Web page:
Desperate, dateless? Wife Audition aims to find three brides for three businessmen
Saturday 30 April 2005
The men making their way down Sloane Street could have been forgiven for getting their hopes up on seeing the words "Wife Audition" emblazoned across 19-year-old Emily Pearce's chest.
The men making their way down Sloane Street could have been forgiven for getting their hopes up on seeing the words "Wife Audition" emblazoned across 19-year-old Emily Pearce's chest. Those that stopped to find out more were politely advised it was actually the well-heeled women shoppers browsing the street's expensive boutiques that were her true quarry.
Ms Pearce and her employer Lorraine Adams were recruiting for what is being billed as Britain's first wife audition, due to be held in London next month.
Ms Adams, founder of the dating agency Gorgeous Network - ugly people need not apply - hit on the idea after puzzling over the reasons why some of her most eligible clients were failing to cement long-lasting relationships.
Inspired by the success of such programmes as Pop Idol, Ms Adams decided it was time to apply the Simon Cowell principle to the world of dating.
At the audition, at Piers Adam's Capisce night club in Mayfair on 14 May, a panel of three men culled from her database: IT entrepreneur Neil Davies, 34; investment banker Jack Worthington, 37, and 39-year-old AIM-listed businessman Mark Robinson, will put 100 women through their matrimonial paces.
The reason they are resorting to extreme measures, insists Ms Adams, is not because there is anything wrong with them. Each hasdated upwards of 20 women in the past 12 months. It is just that no one has clicked. These men spend so many hours working that they struggle to create the necessary "me time" to find someone to settle down with.
The three, she insists, are "not looking for Miss World". But they wouldn't turn her down either.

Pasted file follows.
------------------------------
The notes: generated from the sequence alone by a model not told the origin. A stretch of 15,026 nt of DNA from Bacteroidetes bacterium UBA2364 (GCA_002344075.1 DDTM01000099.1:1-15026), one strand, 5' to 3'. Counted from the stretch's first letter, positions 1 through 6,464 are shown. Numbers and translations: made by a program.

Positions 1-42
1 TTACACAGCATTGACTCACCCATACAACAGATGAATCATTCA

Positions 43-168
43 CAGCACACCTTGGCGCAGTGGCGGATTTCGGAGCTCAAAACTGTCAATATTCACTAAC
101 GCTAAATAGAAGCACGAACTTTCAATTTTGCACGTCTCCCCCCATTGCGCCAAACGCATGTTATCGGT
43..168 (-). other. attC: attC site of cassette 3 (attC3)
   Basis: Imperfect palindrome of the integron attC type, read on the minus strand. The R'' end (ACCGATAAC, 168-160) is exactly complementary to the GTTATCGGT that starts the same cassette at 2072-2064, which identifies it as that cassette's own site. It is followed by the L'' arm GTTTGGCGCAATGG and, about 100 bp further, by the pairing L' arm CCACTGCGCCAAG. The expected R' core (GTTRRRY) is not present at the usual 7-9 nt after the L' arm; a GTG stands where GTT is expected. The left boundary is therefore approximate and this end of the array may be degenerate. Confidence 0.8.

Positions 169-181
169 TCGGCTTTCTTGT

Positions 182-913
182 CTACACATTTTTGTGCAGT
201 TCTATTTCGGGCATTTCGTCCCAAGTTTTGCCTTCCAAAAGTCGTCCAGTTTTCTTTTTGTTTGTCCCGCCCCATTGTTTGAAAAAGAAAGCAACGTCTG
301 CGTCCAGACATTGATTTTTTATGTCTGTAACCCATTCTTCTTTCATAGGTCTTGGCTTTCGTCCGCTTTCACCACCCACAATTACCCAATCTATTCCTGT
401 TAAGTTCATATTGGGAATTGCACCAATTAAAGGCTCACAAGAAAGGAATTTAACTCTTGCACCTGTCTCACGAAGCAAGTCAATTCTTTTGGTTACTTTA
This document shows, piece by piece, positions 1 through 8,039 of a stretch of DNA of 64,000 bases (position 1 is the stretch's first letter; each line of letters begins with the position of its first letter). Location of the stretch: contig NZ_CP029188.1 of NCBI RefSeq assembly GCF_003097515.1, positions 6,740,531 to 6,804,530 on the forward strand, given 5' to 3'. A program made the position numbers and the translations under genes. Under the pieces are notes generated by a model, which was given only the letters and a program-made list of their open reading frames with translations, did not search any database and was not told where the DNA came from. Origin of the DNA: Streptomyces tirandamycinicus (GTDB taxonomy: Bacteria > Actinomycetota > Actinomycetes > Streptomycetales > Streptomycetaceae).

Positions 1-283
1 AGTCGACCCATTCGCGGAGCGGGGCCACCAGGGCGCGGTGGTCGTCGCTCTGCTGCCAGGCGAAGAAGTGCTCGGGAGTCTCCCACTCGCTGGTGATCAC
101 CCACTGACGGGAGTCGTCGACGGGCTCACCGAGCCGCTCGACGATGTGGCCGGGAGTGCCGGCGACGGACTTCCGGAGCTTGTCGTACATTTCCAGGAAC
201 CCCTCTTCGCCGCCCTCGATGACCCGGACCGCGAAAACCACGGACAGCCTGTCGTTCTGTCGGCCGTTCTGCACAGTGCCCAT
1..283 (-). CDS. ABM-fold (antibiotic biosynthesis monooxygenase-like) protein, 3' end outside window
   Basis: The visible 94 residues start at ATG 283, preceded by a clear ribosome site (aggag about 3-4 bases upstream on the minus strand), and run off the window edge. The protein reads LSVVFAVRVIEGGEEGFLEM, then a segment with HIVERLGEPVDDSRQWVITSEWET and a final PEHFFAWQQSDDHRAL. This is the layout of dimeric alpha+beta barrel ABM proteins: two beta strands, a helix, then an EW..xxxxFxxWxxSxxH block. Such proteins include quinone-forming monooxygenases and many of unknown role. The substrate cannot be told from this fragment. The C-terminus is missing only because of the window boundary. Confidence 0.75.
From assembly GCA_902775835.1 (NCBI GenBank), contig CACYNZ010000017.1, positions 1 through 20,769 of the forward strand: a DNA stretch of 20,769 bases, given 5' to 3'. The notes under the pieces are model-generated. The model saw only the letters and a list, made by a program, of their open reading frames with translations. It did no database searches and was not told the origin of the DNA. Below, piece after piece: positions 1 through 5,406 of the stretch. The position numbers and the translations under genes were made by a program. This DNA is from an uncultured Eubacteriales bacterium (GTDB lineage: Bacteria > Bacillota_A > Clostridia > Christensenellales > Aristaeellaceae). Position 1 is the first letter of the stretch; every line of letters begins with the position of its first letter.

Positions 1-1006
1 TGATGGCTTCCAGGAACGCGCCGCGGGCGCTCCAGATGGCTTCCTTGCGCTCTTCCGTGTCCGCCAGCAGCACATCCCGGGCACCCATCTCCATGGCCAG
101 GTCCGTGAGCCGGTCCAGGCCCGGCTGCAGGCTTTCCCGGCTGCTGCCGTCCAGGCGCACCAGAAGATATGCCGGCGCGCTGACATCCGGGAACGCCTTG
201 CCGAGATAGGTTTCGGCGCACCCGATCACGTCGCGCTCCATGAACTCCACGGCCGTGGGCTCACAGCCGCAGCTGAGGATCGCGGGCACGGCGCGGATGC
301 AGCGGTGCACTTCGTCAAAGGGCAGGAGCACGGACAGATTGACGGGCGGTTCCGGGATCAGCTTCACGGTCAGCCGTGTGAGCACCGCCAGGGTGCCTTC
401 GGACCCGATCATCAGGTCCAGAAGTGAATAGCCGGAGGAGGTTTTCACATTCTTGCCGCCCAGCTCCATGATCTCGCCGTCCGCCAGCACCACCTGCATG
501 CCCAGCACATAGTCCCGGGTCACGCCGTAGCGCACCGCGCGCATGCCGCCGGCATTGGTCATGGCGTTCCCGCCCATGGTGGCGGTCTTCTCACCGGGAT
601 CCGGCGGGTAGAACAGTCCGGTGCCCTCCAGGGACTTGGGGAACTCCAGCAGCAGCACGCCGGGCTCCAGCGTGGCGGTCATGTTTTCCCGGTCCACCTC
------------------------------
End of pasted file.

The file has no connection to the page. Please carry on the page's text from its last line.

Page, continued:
Mr Worthington, who runs his own boutique investment firm Arundel, admits: "It would be fantastic if Nicole Kidman turned up." More realistically, the divorced father of two concedes he is looking for "a good-hearted woman" who will tolerate his triangular lifestyle between his home in Paris and business trips to New York and London. The successful candidate can look forward to romantic nights in a Parisian brasserie "sipping coffee and talking".
Mark Robinson, who runs a taxi firm and a kitchen company, as well as his electrical components enterprise, is only half-joking when he says he is looking for a woman who "just stepped down off the catwalk". He has "no problems picking up women" but is now looking for someone "pretty special", he says.
Ms Adams, who met her current boyfriend at a filling station and admits that she has enjoyed "dipping her hand into the cookie jar" of her own client base believes it is always the women who are prepared to go the extra mile for love. Men would never tolerate being quizzed by a panel of prospective wives.
Meanwhile, on Sloane Street, there was a palpable reticence among the prospective brides. Eventually unmarried Hayley Arthur, 25, was persuaded to take a leaflet. Was she looking? "Everybody looks but that's about as far as it goes," she said. Some, it seems, are prepared to go to rather extreme lengths.
Finding that special someone
Speed dating: Imported from the United States, time-pressed young professionals found this the ideal way to meet the perfect mate. Dozens of potential partners hold brief encounters - moving on when the bell rings.
Dating in the dark: Dinner in a pitch black restaurant (the waiters wear night-vision goggles). Claims to ease the tension of being on a first date.
Agency dating: Sign up to one of many agencies who promise to find your compatible life partner. Often at quite a cost.
Old-fashioned dating: You see someone you like, pluck up the courage, and ask them out for a drink.
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